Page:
Like every other hitter in a struggling Cubs lineup, newcomer Joc Pederson tells himself it’s early, there’s no reason to panic — just keep grinding and eventually his stroke will come.
But in his eighth season in the big leagues, that’s still easier said than done.
“I think everyone feels a lot of pressure,” Pederson said after the Cubs were held to three hits in a 4-2, 10-inning loss to the Brewers on Wednesday at Wrigley Field. “Speaking for myself, it’s a lot. You come to a new place, a lot of fans. I just had a really good spring. I had a high expectation for myself and I’m assuming they do as well. And you’re not getting the job done in situations where you can audit just kind of adds up.”
Pederson’s predicament exemplifies the lineup-wide hitting slump that marked the opening homestand of the 2021 season. He was the Cubs’ hottest hitter in spring training — a .387 batting average (17-for-45) with eight home runs and 19 RBIs. But everything changed once the bell rang.
In previous years, Pederson got his first hit of the season early — the second at-bat as a rookie in 2014; then the third, third, second, seventh, first and second at-bats of the season the following six years with the Dodgers. With the pressure of impressing new teammates and new fans, he was 0-for-15 after a strikeout in the first inning and fly out to the edge of the warning track in center against dominant Brewers starter Brandon Woodruff.
Pederson felt he was getting close with the deep fly out, and sure enough he was right. In his next at-bat in the eighth inning, Pederson crushed a 96-mile-an-hour fastball from standout Brewers reliever Devin Williams for a no-doubt-about-it home run to right field for a 1-1 tie.
No matter how sure he was that he would eventually find his groove, he admitted the homer — just the safe hit — was “a big relief.”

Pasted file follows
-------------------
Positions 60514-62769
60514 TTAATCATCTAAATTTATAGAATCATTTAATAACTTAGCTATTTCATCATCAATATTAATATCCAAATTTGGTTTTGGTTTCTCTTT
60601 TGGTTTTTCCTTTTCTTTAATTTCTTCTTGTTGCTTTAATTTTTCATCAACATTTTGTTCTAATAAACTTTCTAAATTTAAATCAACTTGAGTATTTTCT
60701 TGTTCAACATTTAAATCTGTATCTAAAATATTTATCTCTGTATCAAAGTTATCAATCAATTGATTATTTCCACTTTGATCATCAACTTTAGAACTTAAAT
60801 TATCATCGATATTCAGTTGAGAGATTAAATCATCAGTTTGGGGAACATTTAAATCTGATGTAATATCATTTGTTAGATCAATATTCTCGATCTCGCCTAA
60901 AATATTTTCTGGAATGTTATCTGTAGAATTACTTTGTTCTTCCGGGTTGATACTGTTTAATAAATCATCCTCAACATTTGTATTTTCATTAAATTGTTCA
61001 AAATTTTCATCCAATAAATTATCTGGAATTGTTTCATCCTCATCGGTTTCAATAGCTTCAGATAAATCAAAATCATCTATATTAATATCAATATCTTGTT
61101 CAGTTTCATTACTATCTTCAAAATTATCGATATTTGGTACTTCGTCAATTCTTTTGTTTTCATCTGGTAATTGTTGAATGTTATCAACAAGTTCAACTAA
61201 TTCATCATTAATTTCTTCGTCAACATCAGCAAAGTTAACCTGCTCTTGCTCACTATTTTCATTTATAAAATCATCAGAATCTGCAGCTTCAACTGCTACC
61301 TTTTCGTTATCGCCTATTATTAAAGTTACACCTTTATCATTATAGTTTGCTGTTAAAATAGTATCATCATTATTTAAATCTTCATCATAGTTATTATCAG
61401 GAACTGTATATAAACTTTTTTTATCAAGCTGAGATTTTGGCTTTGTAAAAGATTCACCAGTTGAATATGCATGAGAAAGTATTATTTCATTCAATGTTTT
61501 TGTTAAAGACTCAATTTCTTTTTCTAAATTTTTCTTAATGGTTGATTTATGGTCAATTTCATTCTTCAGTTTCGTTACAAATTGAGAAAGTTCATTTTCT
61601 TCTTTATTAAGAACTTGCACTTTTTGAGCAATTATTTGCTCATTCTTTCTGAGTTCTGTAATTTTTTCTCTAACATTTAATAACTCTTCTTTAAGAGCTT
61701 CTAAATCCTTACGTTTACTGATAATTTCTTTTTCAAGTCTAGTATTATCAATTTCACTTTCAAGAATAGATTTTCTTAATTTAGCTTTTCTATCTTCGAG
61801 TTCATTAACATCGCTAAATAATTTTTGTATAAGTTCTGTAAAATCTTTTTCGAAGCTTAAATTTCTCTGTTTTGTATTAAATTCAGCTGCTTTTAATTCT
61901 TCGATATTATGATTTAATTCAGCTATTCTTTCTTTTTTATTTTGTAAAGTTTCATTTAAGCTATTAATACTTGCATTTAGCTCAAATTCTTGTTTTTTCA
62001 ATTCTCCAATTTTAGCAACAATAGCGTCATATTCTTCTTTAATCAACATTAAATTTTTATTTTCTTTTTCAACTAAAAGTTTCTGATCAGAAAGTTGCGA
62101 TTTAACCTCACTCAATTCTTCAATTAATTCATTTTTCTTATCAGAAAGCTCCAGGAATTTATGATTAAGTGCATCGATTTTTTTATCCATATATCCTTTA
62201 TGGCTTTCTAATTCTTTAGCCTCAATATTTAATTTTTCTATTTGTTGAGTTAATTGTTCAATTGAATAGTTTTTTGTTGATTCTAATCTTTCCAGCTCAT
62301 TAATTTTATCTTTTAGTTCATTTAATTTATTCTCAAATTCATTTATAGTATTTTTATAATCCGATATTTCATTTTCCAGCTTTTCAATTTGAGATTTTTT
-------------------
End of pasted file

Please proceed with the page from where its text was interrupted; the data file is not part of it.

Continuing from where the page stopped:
“It was huge,” Pederson said. “There was … just grinding to start the season, just to get the first one, especially in front of the fans — it’s a little more pressure than normal. It was a big relief just to get on the board and tie the game up and give ourselves a chance to win. It felt good.”
The Cubs lineup as a whole could use the same sense of relief. While their early slump is certainly a small sample size, it’s also historically poor. After becoming the first team in modern baseball history to get three-hit, two-hit and one-hit in their first five games, they were no-hit for six innings by Woodruff on just 56 pitches.
At that point, the Cubs were 0-for-34 since Kris Bryant’s double in a 4-0 loss Tuesday night and 1-for-45 since the seventh inning of Monday’s 5-3 victory in the series opener. Nothing was working.
“We tried to jump on the fast ball — didn’t have a lot of success,” manager David Ross said. “But we continued to fight.”
Ian Happ’s single to right field past diving second baseman Daniel Robertson to lead off the seventh inning broke up the no-hitter. Pederson’s homer matched Lorenzo Cain’s homer off Alec Mills in the top of the eighth. After Cain’s three-run homer off Brandon Workman (0- 1) in the 10th, the Cubs rallied for a chance to steal it. Jason Hayward hit an RBI single and walks to Tony Walters and pinch-hitter Willson Contreras loaded the bases with two outs before Happ flied out to left to end it.
That left the Cubs 3-3 on the opening homestand but with a lineup in need of an infusion. The Cubs’ .124 team batting average is the second-lowest through six games in modern big-league history, according to research via baseball-reference.com. Their leading hitters are batting .200 — Kris Bryant (4-for-20) and Eric Sogard (2-for-10).
But Pederson’s big hit provided some hope.
“Everybody’s just trying to get comfortable,” Pederson said. “Hitting’s contagious. We all can be a little bit better. But it’s still super early. We have some really talented [hitters] and when we get clicking, it’s going to be fun to be a part of, and it’s coming soon. So just enjoy the show.”